octobre 17, 2021

7seizh

Dernières nouvelles et nouvelles du monde de 7 Seizh sur les affaires, les sports et la culture. Nouvelles vidéo. Nouvelles des États-Unis, d'Europe, d'Asie-Pacifique, d'Afrique, du Moyen-Orient, d'Amérique.

Asking prices for homes increased 9% in the third quarter, but the rate is falling

Wanted home prices in the third quarter rose 9% nationwide compared to the same period last year.

This is according to two separate reports from real estate websites Myhome.ie and Daft.ie and compares to a rate of 13% in the second quarter of the year, indicating a moderate rate of increase.

“The latest signals from the sales market are that the worst of the Covid-19 pressure is over,” said Ronan Lyons, economist at Trinity College Dublin and author of the Daft.ie analysis.

The MyHome.ie report had the highest claim rates in Dublin at 7.3% in the July-September period compared to the same three months in 2020.

However, Daft.ie analysis places the price growth rate in the capital at 4.9%.

MyHome.ie calculated that the inflation rate outside Dublin was around 10.1% during this period.

That’s compared to Daft.ie’s estimate, which puts the increase for the quarter outside major cities at 12.9% year over year.

Despite the differences in the findings of the two reports, both agree that the rate of residential property price inflation continues to be driven by a chronic shortage of supply and rising demand.

“The market remains supply-deprived, with homebuyers aggressively raising prices,” said Kunal McCwell, chief economist at Davey and author of the MyHome.ie report.

“This behavior is evident in transactions that settle well above asking prices. For a limited group of 450 properties sold during the summer, we calculated that the transaction price was 6.5% above the asking price, compared to a premium of 2.7% in Q2 2021. “

The MyHome.ie report said there are currently 13,500 properties for sale on its site, up slightly from 12,700 in the second quarter but still well below the 20,000 pre-pandemic.

READ  Chaos at Dublin Airport as 'long queues' lead to passengers losing flights

Daft.ie found that on September 1, the total number of properties available for purchase was just under 12,700, a slight increase from levels recorded earlier in the year, but still one of the lowest numbers recorded since the advent of advertising properties for sale online.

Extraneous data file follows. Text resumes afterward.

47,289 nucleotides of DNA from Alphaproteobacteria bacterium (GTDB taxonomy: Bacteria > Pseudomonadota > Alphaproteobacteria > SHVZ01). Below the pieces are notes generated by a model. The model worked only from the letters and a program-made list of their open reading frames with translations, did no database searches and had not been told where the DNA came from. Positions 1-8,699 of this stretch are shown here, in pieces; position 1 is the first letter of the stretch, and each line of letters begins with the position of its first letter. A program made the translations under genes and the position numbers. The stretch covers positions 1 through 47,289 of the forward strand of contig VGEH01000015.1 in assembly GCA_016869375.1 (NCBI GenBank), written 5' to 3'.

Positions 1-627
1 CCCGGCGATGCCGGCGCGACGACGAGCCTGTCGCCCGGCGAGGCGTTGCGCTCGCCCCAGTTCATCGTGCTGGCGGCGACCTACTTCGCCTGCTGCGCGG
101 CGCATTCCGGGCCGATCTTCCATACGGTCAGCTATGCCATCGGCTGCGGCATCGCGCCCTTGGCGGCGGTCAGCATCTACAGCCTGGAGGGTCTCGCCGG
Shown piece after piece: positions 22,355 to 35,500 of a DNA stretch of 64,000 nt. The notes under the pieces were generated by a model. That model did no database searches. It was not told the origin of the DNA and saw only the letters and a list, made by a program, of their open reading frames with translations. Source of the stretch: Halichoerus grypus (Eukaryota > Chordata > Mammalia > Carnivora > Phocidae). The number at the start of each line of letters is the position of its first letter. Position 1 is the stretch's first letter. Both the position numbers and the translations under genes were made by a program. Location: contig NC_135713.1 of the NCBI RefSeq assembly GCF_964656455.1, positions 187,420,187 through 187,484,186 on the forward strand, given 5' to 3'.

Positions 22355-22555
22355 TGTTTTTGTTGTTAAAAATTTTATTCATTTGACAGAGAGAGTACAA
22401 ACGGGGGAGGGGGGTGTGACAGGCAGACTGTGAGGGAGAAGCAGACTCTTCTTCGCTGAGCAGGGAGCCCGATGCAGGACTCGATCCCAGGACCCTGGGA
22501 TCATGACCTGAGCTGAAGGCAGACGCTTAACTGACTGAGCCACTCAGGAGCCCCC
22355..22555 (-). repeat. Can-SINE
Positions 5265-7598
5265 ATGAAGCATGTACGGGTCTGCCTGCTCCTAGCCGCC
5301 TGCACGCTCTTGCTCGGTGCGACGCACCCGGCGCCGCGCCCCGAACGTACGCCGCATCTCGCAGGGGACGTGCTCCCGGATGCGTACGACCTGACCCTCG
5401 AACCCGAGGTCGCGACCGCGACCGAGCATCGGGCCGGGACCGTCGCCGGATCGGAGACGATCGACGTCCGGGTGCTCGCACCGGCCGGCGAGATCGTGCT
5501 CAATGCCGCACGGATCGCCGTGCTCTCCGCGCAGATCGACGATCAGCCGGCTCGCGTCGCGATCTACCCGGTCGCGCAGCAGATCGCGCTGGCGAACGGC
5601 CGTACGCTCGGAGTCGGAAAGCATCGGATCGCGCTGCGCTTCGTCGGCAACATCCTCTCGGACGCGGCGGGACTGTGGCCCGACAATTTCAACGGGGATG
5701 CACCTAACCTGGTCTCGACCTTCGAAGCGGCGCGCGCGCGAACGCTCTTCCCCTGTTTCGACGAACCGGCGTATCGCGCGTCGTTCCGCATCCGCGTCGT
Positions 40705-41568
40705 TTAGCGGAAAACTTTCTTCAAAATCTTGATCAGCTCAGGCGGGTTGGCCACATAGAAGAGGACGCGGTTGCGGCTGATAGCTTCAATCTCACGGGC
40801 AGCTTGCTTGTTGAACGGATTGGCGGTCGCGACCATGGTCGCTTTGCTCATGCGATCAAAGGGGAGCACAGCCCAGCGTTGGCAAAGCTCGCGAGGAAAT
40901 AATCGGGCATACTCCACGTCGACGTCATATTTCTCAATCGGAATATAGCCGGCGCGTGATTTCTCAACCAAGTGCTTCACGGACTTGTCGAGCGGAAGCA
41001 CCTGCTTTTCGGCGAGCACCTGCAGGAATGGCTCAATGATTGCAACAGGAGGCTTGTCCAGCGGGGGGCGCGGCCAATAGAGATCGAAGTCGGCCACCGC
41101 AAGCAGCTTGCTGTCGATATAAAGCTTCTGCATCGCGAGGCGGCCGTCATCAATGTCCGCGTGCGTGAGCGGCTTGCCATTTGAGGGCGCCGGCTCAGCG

It said the total nationwide availability of homes for sale on that date was a third lower than the same date a year ago and just over half the amount for sale in September 2019.

“Inflation has eased a bit, and there has been a modest improvement in the number of homes available for purchase at any one time,” Lyons said.

“However, while the Covid-induced surge in market conditions may pass, the underlying issues remain.”

“Inventory for sale remains well below pre-Covid-19 levels, while many parts of the country are still seeing prices at least 10% higher than they were a year ago.”

“Additional supply remains the key to resolving Ireland’s chronic housing shortage, and with the pandemic under control, housing remains a critical problem – both economically and politically – that policymakers must address.”

According to Daft.ie, the median listing price for a home nationally between July and September was €287,704, 22% less than the Celtic Tiger.

In Dublin, the average asking price in the third quarter was 399,323 euros, up 4.9% from the same period last year – the slowest rate of inflation in a year.

This compares to €230,585 in Limerick, but there is an inflation of 8.4%.

In Cork City, the average cost of a home was €307,464 during this period, an increase of 5.8%, while in Galway the rate of increase was 3.1%.

READ  A record number of British companies have officially gone bankrupt as trade barriers over Brexit rise

Daft.ie found that the fastest price hikes were in Mayo and Leitrim.

MyHome.ie found that the average asking price for new sales nationally is now €308,000, while in Dublin it is €414,000 and elsewhere across the country at €260,000.

In light of the latest data, McQuayle said, Davey raised his forecast for real estate price inflation at the end of this year to 10% from 8%.

The drop in the supply of new homes on the market was astonishing if not surprising, said the Institute of Professional Auctions and Appraisers (IPAV).

“Given supply constraints and very strong demand, it is likely that prices achieved for homes in many areas have in fact exceeded asking prices, the latter being captured by the Daft.ie report,” said Pat Daft, CEO of IPAV.

“Our study of actual prices achieved by auctioneers in the first six months of 2021 over the last six months of 2020 finds an acceleration in house price increases especially in the country.”

However, he said, agents across the country are now reporting more used properties coming to the market.